- Smokers With Cervical Degenerative Disc Disease Have Surgery Earlier and More Often
- First: A Quick Lesson on Cervical Degenerative Disc Disease and Myelopathy
- Closer Look at the Study and Research Findings
- How Tobacco Wreaks Havoc on Your Spine
- The Link Between Smoking and Herniated Discs
- What a herniated disc means for you
- How smoking is linked to herniated discs
- Smoking increases risk for degenerative disc disease
- Treatment options for herniated disc pain
Smokers With Cervical Degenerative Disc Disease Have Surgery Earlier and More Often
As the global population ages, cervical disc degeneration and myelopathy in the neck of the spine are growing health concerns. While age is a well-known risk factor for degenerative disc disease, new research identified a potential link between smoking (tobacco use disorder), cervical degenerative disc disease and myelopathy.
First: A Quick Lesson on Cervical Degenerative Disc Disease and Myelopathy
What is degenerative disc disease? It’s not really a disease—rather it often starts when age-related or wear and tear injuries alter the structural integrity and strength of one or more intervertebral discs. Discs in the neck or back may bulge, herniate, narrow or flatten and contribute to development of disorders that compress spinal nerve roots and/or the spinal cord. Pain is the hallmark symptom.
When the spinal cord is compressed, the condition is called myelopathy. Some symptoms are attributable to spondylosis, also called spinal osteoarthritis that is arthritis of the spine. Cervical myelopathy is known to cause neurological problems that may affect balance and walking.
Myelopathy from cervical degenerative disc disease can occur when the inner, gel- portion of the disc seeps out from a degenerated disc, which puts pressure on the nearby vertebral body. This can cause osteophytes (bone spurs) to grow, and that can compress the spinal cord. When myelopathy occurs, you may experience nerve-related symptoms numbness, tingling, weakness, and radiating pain.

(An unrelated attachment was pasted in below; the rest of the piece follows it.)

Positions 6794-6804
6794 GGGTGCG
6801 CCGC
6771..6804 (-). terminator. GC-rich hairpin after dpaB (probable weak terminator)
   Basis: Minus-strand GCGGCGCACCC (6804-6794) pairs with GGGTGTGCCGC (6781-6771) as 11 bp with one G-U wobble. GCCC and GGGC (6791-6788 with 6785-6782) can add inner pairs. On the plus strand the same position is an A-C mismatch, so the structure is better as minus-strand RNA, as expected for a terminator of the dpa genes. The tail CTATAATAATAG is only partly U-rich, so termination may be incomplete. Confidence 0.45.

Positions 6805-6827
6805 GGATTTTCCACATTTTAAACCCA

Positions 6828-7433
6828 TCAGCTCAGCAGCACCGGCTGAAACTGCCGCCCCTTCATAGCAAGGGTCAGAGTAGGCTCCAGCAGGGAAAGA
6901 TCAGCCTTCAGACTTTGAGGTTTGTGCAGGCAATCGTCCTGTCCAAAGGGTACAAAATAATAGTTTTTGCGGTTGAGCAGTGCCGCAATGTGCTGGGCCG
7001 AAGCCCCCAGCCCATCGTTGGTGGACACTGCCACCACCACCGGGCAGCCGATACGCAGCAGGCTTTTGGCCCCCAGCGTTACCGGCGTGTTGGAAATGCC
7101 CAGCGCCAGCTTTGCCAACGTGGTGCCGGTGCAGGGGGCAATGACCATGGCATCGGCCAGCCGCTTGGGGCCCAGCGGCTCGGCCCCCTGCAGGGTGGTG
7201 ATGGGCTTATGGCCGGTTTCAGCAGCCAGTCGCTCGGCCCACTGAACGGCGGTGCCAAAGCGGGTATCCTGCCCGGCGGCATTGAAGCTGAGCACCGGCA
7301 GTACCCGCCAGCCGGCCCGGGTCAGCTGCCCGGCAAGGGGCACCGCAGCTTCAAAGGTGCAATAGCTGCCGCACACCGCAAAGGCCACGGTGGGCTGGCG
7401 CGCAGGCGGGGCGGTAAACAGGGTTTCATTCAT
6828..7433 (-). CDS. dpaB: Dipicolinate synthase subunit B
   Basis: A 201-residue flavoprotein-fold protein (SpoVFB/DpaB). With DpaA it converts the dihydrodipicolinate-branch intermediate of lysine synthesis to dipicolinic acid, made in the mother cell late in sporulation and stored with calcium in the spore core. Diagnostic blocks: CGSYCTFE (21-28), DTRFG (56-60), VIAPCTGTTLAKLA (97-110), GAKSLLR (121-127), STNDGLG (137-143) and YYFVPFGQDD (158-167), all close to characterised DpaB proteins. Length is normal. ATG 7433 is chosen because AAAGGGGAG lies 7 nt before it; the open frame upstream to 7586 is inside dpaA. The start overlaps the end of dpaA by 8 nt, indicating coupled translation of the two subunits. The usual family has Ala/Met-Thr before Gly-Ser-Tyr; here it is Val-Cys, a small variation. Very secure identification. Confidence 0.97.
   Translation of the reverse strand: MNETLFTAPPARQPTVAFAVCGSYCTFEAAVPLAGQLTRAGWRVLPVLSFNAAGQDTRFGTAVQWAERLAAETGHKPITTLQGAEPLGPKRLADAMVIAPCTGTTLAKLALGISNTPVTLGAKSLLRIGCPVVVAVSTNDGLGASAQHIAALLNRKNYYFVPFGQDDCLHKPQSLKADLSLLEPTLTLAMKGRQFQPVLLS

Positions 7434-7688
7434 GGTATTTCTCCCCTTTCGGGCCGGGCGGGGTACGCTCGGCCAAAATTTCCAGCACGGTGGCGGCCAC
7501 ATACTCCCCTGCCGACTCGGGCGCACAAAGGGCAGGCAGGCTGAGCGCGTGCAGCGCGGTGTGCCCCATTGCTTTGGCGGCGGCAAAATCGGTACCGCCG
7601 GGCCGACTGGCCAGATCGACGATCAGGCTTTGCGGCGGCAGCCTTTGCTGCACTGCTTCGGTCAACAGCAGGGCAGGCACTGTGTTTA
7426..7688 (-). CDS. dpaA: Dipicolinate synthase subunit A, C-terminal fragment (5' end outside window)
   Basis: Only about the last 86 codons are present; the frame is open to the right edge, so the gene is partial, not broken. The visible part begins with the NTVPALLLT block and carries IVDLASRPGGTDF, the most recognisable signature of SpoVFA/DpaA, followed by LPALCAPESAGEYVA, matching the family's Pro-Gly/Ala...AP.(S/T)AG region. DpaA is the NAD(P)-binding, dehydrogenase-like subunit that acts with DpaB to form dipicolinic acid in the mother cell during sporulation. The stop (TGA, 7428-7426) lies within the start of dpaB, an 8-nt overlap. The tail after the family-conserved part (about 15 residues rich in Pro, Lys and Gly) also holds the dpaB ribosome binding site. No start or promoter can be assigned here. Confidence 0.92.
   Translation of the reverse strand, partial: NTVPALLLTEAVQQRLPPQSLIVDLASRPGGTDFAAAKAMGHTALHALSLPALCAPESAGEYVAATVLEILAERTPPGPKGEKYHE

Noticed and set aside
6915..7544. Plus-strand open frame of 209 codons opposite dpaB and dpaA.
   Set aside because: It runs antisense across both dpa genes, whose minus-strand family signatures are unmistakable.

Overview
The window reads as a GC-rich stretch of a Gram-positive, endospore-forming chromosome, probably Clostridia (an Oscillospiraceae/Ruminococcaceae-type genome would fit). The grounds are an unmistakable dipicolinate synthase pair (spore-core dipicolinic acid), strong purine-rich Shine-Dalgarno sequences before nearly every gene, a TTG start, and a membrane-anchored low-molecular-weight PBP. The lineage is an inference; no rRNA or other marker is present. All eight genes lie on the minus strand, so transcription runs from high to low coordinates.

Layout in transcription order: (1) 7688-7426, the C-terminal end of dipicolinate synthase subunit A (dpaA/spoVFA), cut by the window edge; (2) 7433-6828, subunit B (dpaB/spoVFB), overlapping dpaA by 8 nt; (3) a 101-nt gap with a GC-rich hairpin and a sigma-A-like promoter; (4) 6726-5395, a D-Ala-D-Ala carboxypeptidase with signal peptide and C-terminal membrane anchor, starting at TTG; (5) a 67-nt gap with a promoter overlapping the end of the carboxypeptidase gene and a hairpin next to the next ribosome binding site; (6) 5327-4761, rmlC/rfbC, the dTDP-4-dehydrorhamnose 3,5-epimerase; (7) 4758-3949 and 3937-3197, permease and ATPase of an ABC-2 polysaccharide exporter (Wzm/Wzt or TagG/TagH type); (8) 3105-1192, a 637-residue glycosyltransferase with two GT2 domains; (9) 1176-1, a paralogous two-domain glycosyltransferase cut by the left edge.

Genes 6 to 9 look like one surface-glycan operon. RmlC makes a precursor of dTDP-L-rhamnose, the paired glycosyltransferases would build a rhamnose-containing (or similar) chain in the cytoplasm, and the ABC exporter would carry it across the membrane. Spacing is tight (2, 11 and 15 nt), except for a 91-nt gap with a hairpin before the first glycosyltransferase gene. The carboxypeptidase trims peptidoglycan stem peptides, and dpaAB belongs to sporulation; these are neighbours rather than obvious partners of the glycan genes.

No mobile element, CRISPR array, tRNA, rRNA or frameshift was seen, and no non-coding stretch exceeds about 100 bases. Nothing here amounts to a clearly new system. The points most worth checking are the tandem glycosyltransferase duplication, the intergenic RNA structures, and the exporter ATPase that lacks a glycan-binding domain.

While degenerative disc disease in your neck alone may be managed with non-surgical treatments, myelopathy requires surgical intervention to relieve spinal cord and nerve compression that may lead to severe symptoms (eg, balance problems, difficulty walking). Decompression surgeries, such as anterior cervical discectomy and fusion (ACDF), posterior cervical fusion (PCF), and anterior cervical corpectomy and fusion (ACCF) are common procedures performed to free up space around the spinal cord.
Closer Look at the Study and Research Findings
Research published in the May 2017 issue of the European Spine Journal looked at patients who had cervical disc degeneration with or without myelopathy between 2007 and 2013.
Using an insurance database to identify the patients, the research team discovered that patients who had been diagnosed with tobacco use disorder (eg, smoking) had spine surgery more often than patients who did not smoke. In fact, smokers were more than twice as ly to undergo cervical spine surgery as non-smokers.